Last week I operated on a 40 year old man referred by a very conscientious dermatologist who had been trying to explain why the patient had a draining spot on his nasal tip that never healed. The area repeatedly became inflamed, healed, and became inflamed again. Biopsies had all been normal.
There are only three reasons why a draining sinus will not heal—it is connected to some structure with liquid in it, like nasal cavity, which this wasn’t; it is cancerous, which this wasn’t; or it signifies a foreign body. I noticed that the man had an open rhinoplasty scar, and on operation, I found buried permanent sutures that I removed. The problem should now be solved.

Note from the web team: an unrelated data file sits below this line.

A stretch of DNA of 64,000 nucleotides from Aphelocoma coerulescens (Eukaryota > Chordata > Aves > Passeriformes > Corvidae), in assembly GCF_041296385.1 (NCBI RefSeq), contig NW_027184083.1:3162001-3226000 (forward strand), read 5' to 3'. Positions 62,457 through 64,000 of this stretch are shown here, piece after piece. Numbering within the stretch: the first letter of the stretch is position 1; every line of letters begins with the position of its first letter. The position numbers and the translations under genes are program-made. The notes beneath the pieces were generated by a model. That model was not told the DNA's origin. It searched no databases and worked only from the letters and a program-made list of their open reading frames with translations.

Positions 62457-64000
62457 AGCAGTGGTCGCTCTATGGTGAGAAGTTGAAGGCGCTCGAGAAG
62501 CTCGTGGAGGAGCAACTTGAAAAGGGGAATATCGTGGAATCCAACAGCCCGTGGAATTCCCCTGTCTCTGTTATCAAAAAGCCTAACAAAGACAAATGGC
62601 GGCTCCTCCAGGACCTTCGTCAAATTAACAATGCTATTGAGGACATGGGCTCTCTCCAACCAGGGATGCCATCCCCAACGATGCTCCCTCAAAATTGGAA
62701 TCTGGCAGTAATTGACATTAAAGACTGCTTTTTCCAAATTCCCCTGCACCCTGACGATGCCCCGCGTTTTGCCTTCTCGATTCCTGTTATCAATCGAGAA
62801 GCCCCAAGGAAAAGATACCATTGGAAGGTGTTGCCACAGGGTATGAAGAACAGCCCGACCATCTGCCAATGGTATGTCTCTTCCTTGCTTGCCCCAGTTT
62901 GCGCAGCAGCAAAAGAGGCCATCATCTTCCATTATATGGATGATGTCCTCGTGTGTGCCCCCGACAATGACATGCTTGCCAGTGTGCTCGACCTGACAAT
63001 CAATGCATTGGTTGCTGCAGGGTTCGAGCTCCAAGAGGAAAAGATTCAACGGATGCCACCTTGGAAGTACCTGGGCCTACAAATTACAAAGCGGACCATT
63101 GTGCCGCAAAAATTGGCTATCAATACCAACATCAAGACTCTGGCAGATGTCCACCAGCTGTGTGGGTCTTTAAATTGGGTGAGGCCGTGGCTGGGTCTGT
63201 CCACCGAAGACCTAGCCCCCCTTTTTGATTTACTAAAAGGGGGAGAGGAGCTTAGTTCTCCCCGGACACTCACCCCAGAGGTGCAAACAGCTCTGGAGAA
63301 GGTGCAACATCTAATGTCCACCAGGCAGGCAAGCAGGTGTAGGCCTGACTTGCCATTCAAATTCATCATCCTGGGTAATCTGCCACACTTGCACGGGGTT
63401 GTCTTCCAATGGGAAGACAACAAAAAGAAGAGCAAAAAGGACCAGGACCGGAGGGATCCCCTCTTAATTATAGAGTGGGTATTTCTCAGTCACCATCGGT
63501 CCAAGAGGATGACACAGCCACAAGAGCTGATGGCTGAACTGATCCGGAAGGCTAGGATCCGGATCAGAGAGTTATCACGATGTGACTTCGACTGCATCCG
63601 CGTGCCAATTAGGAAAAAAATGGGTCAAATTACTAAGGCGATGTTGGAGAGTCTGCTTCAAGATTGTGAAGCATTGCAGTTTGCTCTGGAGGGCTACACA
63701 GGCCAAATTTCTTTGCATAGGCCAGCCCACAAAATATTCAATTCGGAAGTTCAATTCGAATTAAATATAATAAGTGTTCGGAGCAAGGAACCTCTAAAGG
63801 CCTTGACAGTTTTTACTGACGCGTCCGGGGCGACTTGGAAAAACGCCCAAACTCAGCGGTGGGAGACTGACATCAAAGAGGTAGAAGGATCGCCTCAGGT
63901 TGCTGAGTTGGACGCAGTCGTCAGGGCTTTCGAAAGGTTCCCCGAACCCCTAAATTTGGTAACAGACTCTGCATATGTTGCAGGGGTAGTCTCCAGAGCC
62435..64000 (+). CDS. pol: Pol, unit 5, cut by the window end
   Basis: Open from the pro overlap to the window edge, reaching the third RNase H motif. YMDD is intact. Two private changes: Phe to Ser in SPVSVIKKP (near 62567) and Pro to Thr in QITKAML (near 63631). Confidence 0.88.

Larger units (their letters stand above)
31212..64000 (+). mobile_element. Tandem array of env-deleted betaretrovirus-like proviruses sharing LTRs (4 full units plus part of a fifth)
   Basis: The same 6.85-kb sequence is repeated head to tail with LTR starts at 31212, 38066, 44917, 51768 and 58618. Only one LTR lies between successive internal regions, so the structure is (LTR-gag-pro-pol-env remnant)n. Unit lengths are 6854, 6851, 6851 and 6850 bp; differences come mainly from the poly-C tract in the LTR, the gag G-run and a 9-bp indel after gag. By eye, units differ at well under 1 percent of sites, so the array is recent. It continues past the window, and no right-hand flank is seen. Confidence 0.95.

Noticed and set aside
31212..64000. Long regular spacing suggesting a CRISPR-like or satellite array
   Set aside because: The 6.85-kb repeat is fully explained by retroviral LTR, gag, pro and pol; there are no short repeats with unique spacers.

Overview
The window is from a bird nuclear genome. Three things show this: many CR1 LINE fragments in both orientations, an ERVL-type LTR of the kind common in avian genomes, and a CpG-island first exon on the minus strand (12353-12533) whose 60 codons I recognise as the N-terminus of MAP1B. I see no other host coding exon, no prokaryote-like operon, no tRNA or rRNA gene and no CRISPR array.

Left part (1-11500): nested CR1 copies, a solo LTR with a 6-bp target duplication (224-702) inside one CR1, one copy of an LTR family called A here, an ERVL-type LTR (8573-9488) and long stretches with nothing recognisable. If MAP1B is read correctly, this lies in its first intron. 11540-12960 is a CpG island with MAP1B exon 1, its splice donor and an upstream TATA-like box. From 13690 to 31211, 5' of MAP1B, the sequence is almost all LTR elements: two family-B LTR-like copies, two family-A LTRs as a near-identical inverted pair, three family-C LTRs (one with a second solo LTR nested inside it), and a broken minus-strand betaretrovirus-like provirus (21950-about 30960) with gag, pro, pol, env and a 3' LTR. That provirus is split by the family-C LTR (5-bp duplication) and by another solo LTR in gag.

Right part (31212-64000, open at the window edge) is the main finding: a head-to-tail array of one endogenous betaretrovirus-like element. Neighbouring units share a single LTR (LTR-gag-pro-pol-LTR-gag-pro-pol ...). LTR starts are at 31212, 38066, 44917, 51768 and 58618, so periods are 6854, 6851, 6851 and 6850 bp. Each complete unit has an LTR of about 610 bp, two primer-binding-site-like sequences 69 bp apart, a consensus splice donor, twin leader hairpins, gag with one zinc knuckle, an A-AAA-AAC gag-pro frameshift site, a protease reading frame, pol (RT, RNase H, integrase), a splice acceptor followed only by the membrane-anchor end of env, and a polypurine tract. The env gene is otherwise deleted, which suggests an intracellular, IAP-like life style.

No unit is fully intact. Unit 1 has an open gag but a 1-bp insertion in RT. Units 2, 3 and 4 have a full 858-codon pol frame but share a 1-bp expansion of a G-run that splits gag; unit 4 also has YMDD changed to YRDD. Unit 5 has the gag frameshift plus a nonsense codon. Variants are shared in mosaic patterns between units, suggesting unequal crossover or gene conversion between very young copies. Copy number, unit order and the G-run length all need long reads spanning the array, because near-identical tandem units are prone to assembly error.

I do not use permanent sutures in rhinoplasty, partly for this reason, but also because there are more anatomical ways to create normal structure: the natural, attractive nose doesn’t have sutures shaping it. This type of
complication may be uncommon, but the surgeons who believe in open rhinoplasty must educate their colleagues and patients about the potential complications that they may see. If I have one criticism of open rhinoplasty teaching, it is not primarily the scar or the techniques; it is that its advocates spend too much time selling the operation and not enough time treating it as a surgical procedure that, like all others (including the ones I perform), will have advantages and drawbacks. No one can inform the public better than the surgeons who do and teach open rhinoplasty. Surgery cannot be marketed; it must be taught.